Football is Evil: Tua Tagovailoa & Our Addiction to Watching the Destruction of Others

Football is Evil: Tua Tagovailoa & Our Addiction to Watching the Destruction of Others September 29, 2022

Football is Evil: Tua Tagovailoa & Our Addiction to Watching the Destruction of Others


Over the last few days, I’ve followed the injuries of Miami Dolphins’ Quarterback Tua Tagovailoa.  Last Sunday in a game against the Buffalo Bills, Tagovailoa was injured and, despite stumbling around disoriented and needing to go back to the locker room, was ultimately put back in the game.  Fast forward to tonight, Tagovailoa was slammed hard to the ground by a large defensive player.  Immediately, his hands seized up in what is an immediate and obvious sign of neurological injury.  So, in less than 6 days, Tagovailoa was more than likely twice permanently injured for our enjoyment?  Not to mention, the fact that countless others have experienced less publicized permanent injuries during the exact same games.  How can anyone act like this is ok?  Of course, we can no longer claim ignorance.  Based on article after article, report after report and study after study, we are all aware that neurological damage takes place at every football game that is played.  Why do we keep watching?  Are we that addicted to watching the destruction of others?


The message of Jesus is clear…love your neighbor as you love yourself…i.e. care for your neighbor as you care for yourself.  How can we care for our neighbors and continue to support football?  It’s just not possible.  Football shortens…destroys…and takes lives for the collective entertainment of the masses.  Isn’t that the very definition of societal evil?  Yet, millions still watch almost daily.  We are sick.


Further writings from 2019 and 2011 on the subject below:


Football is Evil, 2019.


In 1971, Detroit Lions wide receiver Chuck Hughes dropped dead on the field during a game against the Chicago Bears.


In September of 2017, Midwestern State University’s Robert Grays broke his neck while making a tackle against Texas A&M-Kingsville.  Later that day, College of Wooster senior offensive lineman Clayton Geib suffered injuries in a contest against College of Wooster that he would latter succumb to.


Struggling with various football-related neurological issues, Washington State University quarterback Tyler Hilinski shot himself in January of 2018.


Late last year, the HBO news magazine “Real Talk with Bryant Gumbel” reported that of 30 NCAA football players have died during workouts since the year 2000.


Around the same time, high school football player Dylan Thomas died as a result of a tackle in Zebulon, Georgia.


Of the brains of over a hundred deceased football players tested for CTE, an astonishing 99% showed signs of considerable neurological rot.




The evidence goes on and on and on.


Over the last few days, I watched parts of multiple football games.  Repeatedly, I saw players helped or carted off the field due to significant injuries.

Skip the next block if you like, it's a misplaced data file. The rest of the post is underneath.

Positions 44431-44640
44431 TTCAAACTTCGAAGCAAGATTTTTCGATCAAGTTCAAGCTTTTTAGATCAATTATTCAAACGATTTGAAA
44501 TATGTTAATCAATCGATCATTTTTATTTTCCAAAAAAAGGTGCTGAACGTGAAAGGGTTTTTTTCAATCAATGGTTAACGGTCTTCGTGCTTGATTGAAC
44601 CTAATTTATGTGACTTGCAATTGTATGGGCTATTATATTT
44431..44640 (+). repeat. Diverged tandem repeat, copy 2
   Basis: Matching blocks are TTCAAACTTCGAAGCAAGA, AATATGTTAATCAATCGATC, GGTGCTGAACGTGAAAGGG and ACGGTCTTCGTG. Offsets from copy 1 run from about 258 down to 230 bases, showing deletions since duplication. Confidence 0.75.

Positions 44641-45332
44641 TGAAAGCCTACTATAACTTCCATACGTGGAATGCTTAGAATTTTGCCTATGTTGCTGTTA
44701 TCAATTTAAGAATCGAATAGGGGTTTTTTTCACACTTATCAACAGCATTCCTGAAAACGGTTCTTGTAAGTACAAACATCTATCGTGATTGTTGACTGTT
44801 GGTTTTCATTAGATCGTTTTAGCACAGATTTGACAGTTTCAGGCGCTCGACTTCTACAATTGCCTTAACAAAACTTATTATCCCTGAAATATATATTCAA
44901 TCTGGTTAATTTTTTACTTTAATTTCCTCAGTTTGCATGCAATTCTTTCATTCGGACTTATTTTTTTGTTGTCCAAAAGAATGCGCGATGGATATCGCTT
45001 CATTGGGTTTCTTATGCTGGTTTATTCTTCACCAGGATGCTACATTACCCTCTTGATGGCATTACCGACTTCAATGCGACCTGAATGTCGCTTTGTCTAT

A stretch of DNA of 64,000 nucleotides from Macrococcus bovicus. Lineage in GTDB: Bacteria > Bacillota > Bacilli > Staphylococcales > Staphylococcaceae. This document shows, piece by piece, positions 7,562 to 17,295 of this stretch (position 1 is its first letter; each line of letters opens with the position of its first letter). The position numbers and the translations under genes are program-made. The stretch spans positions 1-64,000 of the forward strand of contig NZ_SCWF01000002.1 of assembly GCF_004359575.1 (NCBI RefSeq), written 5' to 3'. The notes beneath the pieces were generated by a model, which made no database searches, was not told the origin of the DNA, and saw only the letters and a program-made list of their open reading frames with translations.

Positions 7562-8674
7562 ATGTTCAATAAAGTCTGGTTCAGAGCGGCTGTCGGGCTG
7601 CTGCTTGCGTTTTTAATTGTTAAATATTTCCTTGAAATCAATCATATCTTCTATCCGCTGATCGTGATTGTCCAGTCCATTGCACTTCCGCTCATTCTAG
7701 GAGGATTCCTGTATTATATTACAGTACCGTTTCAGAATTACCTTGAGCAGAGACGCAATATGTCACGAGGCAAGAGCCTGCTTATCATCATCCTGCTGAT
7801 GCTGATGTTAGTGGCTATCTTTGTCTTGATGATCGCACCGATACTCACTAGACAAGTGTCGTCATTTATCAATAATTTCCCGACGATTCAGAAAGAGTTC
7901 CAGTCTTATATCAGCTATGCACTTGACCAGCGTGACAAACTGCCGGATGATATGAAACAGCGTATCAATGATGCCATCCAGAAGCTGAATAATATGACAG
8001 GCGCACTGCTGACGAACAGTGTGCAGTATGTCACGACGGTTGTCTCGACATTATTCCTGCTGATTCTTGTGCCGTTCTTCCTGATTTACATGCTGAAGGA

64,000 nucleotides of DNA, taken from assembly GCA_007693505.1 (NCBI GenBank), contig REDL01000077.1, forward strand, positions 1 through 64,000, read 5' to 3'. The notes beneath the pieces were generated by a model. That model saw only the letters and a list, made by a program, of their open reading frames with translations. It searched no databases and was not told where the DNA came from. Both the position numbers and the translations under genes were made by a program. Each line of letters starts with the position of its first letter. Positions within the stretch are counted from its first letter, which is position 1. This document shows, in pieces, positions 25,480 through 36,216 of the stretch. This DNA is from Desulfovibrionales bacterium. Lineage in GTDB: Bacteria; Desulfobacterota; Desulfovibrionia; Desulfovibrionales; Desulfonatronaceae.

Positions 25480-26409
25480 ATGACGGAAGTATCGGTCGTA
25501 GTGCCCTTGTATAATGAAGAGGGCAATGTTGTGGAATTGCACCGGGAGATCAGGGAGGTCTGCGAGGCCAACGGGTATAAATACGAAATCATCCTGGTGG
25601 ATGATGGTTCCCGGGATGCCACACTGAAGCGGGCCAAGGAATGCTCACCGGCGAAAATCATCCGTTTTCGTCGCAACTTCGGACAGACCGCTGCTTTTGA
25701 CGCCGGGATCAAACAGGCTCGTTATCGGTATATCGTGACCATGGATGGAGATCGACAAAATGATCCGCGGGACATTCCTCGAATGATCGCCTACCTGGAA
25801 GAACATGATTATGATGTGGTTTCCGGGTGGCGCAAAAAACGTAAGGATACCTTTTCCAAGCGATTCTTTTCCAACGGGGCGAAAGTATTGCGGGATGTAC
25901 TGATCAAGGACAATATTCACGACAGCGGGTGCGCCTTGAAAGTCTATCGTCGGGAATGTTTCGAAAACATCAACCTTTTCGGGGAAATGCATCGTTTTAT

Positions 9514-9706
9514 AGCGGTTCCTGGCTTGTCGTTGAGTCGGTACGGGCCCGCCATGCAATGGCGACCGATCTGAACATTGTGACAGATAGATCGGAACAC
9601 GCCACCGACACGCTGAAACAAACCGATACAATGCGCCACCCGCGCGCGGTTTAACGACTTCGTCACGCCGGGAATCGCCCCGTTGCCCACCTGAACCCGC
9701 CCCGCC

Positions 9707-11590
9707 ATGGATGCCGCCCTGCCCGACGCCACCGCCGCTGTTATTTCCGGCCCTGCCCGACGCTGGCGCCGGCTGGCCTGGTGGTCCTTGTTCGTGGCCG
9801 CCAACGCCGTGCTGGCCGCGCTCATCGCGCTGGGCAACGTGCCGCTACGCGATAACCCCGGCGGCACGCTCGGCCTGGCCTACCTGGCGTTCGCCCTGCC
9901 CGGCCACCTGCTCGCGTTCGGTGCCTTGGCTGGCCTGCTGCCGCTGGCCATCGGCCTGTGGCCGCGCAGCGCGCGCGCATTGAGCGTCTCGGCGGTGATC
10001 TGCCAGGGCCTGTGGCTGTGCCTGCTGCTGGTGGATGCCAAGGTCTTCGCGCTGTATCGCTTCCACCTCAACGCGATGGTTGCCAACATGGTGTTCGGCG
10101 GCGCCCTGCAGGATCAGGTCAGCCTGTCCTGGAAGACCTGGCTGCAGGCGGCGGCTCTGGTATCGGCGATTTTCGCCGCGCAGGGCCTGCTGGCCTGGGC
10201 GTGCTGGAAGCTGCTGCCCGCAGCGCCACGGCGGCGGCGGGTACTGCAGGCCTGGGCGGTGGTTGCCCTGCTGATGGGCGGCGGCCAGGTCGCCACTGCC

In the midst of the onslaught, I remembered a Letter to the Editor that I wrote a number of years ago.



Letter to the Editor of The Daily Mississippian

September 30, 2011


The Editor:


I experienced my first football game at Ole Miss not too long ago. Buying into the national advertising campaigns and recent attempts to modernize campus symbolism, I expected to see a modern multiracial environment. What I saw was quite the contrary… 


I arrived in The Grove to see thousands of white people celebrating their money and football with exotic drinks, expensive clothing, and the finest tailgating tents money can buy. I stopped at my first tailgate to hear discussion of the joys of not being from Utah. To which a young man, donning a pledge pin from a large campus fraternity, replied, “…at least they don’t have all these niggers.” Honestly, looking around, I had no idea who he was talking about. The only persons on The Grove were members of Mississippi’s white privileged elite. The Mississippians this young man seemed to be speaking of are unable to afford the tickets or comforts he and his buddies enjoyed. Somewhat shaken, I continued to journey toward the stadium. Upon gate arrival, I became more frustrated when I saw African-Americans filling most of the menial/servant tasks of cleanup and security. I bought a program from a vendor and wasn’t surprised to see most of the players were also African-Americans. When I got to my seat, I noticed the crowd around me was all white. The longer I sat the more I realized where I was…the Roman Coliseum. Mississippi’s white elites scream for blood as mostly young African-Americans place their lives on the line (see former player Bennie Abram / who incurred deadly injuries while playing football) for collective white entertainment. I left knowing, despite trite cosmetic efforts to the contrary, the historical traditions of oppression are alive and well at Ole Miss.


The entire experience made me wonder when people will get as upset about inequality as they do loosing football games.


Rev. Jeff Hood



Truth cannot be denied.


Football destroys the body.


Football thrives on inequity.


Football is…


Until major changes are made…


Football is evil.







Browse Our Archives

Close Ad